Thanks also for the link. But, in fairness, your title should be "Botswana: Discovering the Beauty of the Okavango Delta", because even though the Okavango (or Kubango) River springs from Angola, its Delta falls in Botswana. I attached a map of the Okavango to the post.

Now, can I know were did you live close to the Delta?

Maybe next time we should arrange a group trip there - you, myself, Nick and anyone else up for it, everybody coming from different parts of the world, wouldn't it be great?

ndesanjo said...

Ooh, I wrote Angola...let me correct it right now. Thanks. Maybe bloggers can visit there after the "African bloggers conference":)
While floating with your mokoro, did you see a giant Baobab tree from a distance? That's where I spent my time trying to achieve the African nirvana!

Koluki said...

"African bloggers conference", really? Where? When? Tell me more?

... Well, while floating with my mokoro I saw a number of Baobabs (by the way, we call them 'Imbondeiro' in Angola), some smaller, some bigger... so, yes, maybe I saw your Nirvana Baobab...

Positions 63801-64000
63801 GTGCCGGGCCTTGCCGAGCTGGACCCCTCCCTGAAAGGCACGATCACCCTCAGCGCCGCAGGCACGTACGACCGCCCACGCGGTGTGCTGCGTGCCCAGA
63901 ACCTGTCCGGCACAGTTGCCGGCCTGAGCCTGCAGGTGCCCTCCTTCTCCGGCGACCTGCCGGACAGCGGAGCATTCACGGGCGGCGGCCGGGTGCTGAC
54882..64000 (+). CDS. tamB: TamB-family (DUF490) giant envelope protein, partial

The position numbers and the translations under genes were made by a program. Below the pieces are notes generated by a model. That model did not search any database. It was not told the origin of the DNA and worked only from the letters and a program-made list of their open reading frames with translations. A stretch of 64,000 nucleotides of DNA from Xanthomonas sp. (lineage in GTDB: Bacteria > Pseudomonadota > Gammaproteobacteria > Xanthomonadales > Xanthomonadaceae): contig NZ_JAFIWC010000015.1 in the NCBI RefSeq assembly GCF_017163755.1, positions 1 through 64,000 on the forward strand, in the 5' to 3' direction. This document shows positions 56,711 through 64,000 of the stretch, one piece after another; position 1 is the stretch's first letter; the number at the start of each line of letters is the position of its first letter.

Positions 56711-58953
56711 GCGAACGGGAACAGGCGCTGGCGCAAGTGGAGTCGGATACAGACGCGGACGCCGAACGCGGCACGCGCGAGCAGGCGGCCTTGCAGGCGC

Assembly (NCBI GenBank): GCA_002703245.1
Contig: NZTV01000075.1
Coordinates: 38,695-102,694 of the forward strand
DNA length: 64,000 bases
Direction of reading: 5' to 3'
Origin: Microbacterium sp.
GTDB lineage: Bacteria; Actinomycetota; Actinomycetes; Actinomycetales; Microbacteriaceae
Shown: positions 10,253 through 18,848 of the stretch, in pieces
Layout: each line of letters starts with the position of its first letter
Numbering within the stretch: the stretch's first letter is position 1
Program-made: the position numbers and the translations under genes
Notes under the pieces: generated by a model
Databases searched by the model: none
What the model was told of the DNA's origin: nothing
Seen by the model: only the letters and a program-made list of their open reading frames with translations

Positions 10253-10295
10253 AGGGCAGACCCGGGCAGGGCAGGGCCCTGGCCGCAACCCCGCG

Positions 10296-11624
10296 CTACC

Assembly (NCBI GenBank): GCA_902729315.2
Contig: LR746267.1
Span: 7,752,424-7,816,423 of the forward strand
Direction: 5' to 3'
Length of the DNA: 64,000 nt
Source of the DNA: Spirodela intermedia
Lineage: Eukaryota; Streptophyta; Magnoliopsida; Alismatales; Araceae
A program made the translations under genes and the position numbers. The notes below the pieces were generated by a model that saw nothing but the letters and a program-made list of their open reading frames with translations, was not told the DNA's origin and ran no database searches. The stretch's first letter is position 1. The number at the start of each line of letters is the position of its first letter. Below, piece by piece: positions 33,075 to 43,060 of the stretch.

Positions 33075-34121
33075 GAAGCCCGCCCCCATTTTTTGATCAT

ndesanjo said...

Check this:
1. http://tinyurl.com/yschzg

2. http://tinyurl.com/22xc57

There is one Imbondeiro, which looks like flowery hands collecting rain water...do you remember seeing that one? It is different from the rest.
Check the links above.

Koluki said...

OK, I've checked the links but still need some more time to read and digest all the info in them... Wow, I didn't know there was so much controversy around the 'african blogosphere'! In any case, from what I could gather, it appears that there's still no date or place settled for it...

Now, let me see... I saw an imbondeiro that fits your description, but... it didn't appear to me that around the spot where it was located there was any place suitable for a human being to settle for 2 years. But... I believe you!

Let me say that when my camera let me down I was still able to take some pictures with my cellphone. As soon as I manage to download them I'll post them here in replacement of the current ones. I've taken one of that imbondeiro...